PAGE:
Comprehending Appraisals

Purchasing a house is the biggest transaction many people could ever consider. It doesn't matter if where you raise your family, a second vacation home or a rental fixer upper, purchasing real property is an involved transaction that requires multiple parties to pull it all off.

Most people are familiar with the parties taking part in the transaction. The most familiar entity in the transaction is the real estate agent. Then, the lender provides the money necessary to fund the exchange. And ensuring all requirements of the sale are completed and that the title is clear to pass to the buyer from the seller is the title company.

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So, what party makes sure the real estate is worth the amount being paid? This is where you meet the appraiser. We provide an unbiased estimate of what a buyer could expect to pay — or a seller receive — for a parcel of real estate, where both buyer and seller are informed parties. A licensed, certified, professional appraiser from Piscitelli Appraisal Service will ensure, you as an interested party, are informed.

Appraisals begin with the inspection

Our first duty at Piscitelli Appraisal Service is to inspect the property to ascertain its true status. We must physically view features, such as the number of bedrooms and bathrooms, the location, and so on, to ensure they indeed exist and are in the condition a typical buyer would expect them to be. The inspection often includes a sketch of the floorplan, ensuring the square footage is accurate and conveying the layout of the property. Most importantly, we identify any obvious features - or defects - that would have an impact on the value of the house.

Once the site has been inspected, an appraiser uses two or three approaches to determining the value of the property: a paired sales analysis, a replacement cost calculation, and an income approach when rental properties are prevalent.

Replacement Cost

This is where the appraiser gathers information on local construction costs, labor rates and other factors to ascertain how much it would cost to replace the property being appraised. This figure usually sets the upper limit on what a property would sell for. The cost approach is also the least used method.

Sales Comparison

Appraisers become very familiar with the neighborhoods in which they appraise. They innately understand the value of specific features to the people of that area. Then, the appraiser researches recent transactions in the vicinity and finds properties which are 'comparable' to the real estate in question. Using knowledge of the value of certain items such as upgraded appliances, extra bathrooms, additional living area, quality of construction, lot size, we add or subtract from each comparable's sales price so that they more accurately match the features of subject.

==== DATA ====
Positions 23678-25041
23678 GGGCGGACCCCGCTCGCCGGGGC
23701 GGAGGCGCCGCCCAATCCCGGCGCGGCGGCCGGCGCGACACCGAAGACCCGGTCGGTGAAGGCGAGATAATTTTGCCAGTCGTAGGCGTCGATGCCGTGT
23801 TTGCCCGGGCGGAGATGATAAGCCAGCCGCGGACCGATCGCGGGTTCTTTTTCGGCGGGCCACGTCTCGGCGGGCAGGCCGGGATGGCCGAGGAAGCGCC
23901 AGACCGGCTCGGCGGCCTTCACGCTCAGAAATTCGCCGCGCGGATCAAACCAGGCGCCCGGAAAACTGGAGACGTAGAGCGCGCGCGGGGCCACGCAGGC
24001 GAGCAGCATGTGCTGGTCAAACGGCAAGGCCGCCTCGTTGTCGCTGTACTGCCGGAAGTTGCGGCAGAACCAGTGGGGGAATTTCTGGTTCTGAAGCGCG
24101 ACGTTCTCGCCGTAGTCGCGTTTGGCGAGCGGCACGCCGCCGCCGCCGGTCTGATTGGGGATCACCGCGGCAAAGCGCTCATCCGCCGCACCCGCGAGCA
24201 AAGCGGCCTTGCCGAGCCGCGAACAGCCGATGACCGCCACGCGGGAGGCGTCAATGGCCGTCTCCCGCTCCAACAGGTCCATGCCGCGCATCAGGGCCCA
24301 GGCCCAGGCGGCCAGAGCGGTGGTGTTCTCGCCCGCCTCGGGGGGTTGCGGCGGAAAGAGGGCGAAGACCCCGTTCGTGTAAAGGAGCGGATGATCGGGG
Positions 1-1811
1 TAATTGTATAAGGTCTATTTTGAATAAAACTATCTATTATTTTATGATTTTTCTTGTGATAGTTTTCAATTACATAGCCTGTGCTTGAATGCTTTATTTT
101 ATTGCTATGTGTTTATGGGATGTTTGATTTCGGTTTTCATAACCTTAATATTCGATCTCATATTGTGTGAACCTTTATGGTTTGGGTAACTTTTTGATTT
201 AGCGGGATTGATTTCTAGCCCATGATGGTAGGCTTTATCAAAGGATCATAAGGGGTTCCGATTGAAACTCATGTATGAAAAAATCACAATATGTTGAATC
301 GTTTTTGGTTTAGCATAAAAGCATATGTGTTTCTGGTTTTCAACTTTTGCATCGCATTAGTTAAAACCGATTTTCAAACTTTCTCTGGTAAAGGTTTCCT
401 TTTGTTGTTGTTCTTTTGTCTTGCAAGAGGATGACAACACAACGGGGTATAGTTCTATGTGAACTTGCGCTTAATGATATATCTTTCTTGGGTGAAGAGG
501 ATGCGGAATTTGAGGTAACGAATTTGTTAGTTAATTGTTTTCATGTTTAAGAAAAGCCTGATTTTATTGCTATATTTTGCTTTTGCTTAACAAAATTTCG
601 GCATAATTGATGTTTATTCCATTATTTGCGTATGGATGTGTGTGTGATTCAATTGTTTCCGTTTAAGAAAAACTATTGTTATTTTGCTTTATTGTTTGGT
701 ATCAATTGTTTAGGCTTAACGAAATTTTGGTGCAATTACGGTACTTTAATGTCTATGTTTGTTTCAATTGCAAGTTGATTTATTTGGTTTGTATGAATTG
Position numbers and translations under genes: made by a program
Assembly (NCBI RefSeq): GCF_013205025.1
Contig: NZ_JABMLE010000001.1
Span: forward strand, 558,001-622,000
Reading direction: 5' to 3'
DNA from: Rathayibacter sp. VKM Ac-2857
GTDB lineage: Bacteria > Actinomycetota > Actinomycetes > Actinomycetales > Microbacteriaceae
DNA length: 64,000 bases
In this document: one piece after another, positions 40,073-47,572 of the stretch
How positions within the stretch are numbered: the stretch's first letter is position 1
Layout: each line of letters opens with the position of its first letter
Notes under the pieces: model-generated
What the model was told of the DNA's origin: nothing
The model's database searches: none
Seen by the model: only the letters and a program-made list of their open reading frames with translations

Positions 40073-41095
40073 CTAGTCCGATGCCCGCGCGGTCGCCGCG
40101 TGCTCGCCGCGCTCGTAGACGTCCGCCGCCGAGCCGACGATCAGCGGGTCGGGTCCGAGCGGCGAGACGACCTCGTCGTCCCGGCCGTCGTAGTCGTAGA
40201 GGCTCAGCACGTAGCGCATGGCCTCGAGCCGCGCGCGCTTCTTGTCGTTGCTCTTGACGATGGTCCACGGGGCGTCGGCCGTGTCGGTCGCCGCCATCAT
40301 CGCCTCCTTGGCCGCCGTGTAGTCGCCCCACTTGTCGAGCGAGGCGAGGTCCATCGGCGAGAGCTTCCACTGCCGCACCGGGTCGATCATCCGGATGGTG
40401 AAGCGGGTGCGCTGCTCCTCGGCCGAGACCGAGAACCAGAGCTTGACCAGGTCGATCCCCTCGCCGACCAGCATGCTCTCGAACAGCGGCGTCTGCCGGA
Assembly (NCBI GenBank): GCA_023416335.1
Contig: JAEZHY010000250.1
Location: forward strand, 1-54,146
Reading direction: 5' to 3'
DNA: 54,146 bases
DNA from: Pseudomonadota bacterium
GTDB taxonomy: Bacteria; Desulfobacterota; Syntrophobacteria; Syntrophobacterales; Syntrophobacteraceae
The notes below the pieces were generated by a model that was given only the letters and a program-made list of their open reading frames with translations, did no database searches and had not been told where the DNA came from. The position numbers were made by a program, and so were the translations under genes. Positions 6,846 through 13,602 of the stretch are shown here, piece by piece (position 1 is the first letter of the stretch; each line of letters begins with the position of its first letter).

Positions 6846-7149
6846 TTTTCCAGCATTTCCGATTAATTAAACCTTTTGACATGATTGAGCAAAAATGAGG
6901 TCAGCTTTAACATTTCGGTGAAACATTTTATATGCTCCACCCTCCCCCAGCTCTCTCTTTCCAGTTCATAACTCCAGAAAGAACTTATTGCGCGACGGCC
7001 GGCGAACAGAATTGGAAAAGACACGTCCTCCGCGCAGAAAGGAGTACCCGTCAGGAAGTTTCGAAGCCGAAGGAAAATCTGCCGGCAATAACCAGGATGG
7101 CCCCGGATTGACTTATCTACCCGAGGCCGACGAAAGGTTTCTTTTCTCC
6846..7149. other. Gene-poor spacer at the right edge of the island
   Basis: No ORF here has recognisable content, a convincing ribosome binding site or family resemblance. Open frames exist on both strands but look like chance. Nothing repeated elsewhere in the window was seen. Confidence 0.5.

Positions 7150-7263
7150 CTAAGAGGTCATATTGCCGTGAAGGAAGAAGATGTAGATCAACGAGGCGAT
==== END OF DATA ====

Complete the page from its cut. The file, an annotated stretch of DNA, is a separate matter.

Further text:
• If, for example, the comparable property has a storm shelter and the subject doesn't, the appraiser may deduct the value of a storm shelter from the sales price of the comparable.
  • However, if the subject has an extra half-bathroom and the comparable does not, the appraiser might add a certain amount to the comparable property.

A valid estimate of what the subject could sell for can only be determined once all differences between the comps and the subject have been evaluated. At Piscitelli Appraisal Service, we are experts when it comes to knowing the value of particular items in Oak Park and Ventura County neighborhoods. This approach to value is commonly awarded the most weight when an appraisal is for a real estate sale.

Valuation Using the Income Approach

In the case of income producing properties - rental houses for example - the appraiser may use an additional way of valuing real estate. In this situation, the amount of revenue the property generates is taken into consideration along with other rents in the area for comparable properties to derive the current value.

The Bottom Line

Analyzing the data from all approaches, the appraiser is then ready to state an estimated market value for the subject property. The estimate of value at the bottom of the appraisal report is not always the final sales price even though it is likely the best indication of what a property is worth. It's not uncommon for prices to be driven up or down by extenuating circumstances like the motivation or urgency of a seller or 'bidding wars'. But the appraised value is typically employed as a guideline for lenders who don't want to loan a buyer more money than they could recover in the event they had to put the property on the market again. Here's what it all boils down to, an appraiser from Piscitelli Appraisal Service will guarantee you discover the most accurate property value, so you can make profitable real estate decisions.